THAT section 126AA of the Stamp Duties Consolidation Act 1999 (No. 31 of 1999), which provides for a stamp duty in the form of a further levy on certain financial institutions, be amended in the manner and to the extent specified in the Act giving effect to this Resolution.
THAT section 86 of the Capital Acquisitions Tax Consolidation Act 2003 (No.1 of 2003), which provides for an exemption from capital acquisitions tax in the case of a gift or an inheritance of certain dwelling houses, be amended in the manner and to the extent specified in the Act giving effect to this Resolution.
Question put and agreed to.
Ceisteanna - Questions
1. Deputy Sean Sherlock asked the Taoiseach the measures in place to engage with Members of the Houses of the Oireachtas on Ireland's position ahead of the negotiations with the United Kingdom following the vote to leave the European Union. [32801/16]
2. Deputy Paul Murphy asked the Taoiseach if he will report on the all-Ireland forum on Brexit that was held on 2 November 2016. [33523/16]
3. Deputy Gerry Adams asked the Taoiseach if he will report on the civic dialogue conference. [33550/16]
4. Deputy Micheál Martin asked the Taoiseach the reason he indicated at the civic forum that the British Government could initiate Article 50 by December 2016. [33802/16]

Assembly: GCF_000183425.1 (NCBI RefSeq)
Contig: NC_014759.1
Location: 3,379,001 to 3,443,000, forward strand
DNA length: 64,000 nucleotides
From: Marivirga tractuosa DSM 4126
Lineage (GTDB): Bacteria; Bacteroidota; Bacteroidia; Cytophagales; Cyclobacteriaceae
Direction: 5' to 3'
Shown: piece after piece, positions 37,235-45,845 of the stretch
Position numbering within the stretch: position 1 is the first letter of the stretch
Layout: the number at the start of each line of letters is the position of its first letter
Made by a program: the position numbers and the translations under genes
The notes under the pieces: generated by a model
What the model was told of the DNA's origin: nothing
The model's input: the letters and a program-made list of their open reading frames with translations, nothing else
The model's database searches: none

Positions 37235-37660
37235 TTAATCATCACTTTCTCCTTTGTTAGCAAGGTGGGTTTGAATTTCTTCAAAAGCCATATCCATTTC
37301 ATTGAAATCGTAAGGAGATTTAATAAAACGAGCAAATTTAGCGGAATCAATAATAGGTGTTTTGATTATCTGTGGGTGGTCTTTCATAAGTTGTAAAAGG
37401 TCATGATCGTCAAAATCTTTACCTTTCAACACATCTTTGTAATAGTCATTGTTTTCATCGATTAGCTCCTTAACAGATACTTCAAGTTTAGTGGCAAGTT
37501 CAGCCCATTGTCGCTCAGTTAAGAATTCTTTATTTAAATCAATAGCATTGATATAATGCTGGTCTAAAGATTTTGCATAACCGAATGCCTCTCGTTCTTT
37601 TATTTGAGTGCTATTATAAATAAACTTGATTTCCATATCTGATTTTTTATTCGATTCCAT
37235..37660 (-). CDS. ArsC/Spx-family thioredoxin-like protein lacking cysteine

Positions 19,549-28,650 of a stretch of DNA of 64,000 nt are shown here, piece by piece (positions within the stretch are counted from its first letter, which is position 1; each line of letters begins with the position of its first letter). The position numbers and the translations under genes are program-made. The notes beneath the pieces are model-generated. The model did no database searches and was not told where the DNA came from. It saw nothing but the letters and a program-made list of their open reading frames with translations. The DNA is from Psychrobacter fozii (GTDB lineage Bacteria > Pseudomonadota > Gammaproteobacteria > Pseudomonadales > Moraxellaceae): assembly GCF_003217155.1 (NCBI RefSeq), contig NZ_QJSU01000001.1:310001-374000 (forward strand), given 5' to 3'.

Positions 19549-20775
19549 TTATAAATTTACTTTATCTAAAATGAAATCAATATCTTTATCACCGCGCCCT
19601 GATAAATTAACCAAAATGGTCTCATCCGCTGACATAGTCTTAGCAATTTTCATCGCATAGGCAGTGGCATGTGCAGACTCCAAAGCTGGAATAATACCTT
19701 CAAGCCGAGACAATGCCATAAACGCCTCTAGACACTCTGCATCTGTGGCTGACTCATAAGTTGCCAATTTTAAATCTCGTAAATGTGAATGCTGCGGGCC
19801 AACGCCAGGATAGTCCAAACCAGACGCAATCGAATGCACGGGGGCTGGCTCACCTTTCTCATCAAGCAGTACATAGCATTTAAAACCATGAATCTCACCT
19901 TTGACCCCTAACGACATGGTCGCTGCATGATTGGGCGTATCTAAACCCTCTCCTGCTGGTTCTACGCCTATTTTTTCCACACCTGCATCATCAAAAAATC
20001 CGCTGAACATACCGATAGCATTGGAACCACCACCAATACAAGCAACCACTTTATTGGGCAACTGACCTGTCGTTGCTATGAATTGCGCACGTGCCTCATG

The Taoiseach: I propose to take Questions Nos. 1 to 4, inclusive, together.
The all-island civic dialogue on Brexit which I hosted last week with the Minister for Foreign Affairs and Trade was an important opportunity to hear a wide range of views on the implications of Brexit for this island. The dialogue was the first in a series of sessions to discuss both the challenges and the opportunities arising from Brexit on an all-island basis. It was an open and inclusive event, bringing together around 300 people from all parts of the island of Ireland, representing a broad range of civic society groups, trade unions, business groups and non-governmental organisations.
I very much welcome the constructive engagement of those who attended from political parties, North and South, including many from this House. I was also impressed by the quality of the interventions from across civic society, from large business groups to local and community representatives from Border areas. I was struck by the appetite of the audience and participants for deeper consultation and engagement. As I said during my remarks at the event, this is just the first part of an ongoing dialogue. We need more detailed discussions across a number of specific themes and sectors which will form the next phase of our dialogue. We will hold a number of sectoral consultations in the coming weeks and months and I will convene another all-island civic dialogue in plenary format early next year.
During my remarks at the dialogue I noted that the Prime Minister, Ms Theresa May, had indicated that she would trigger Article 50 by no later than the end of March but that this did not preclude her from taking this action at an earlier date.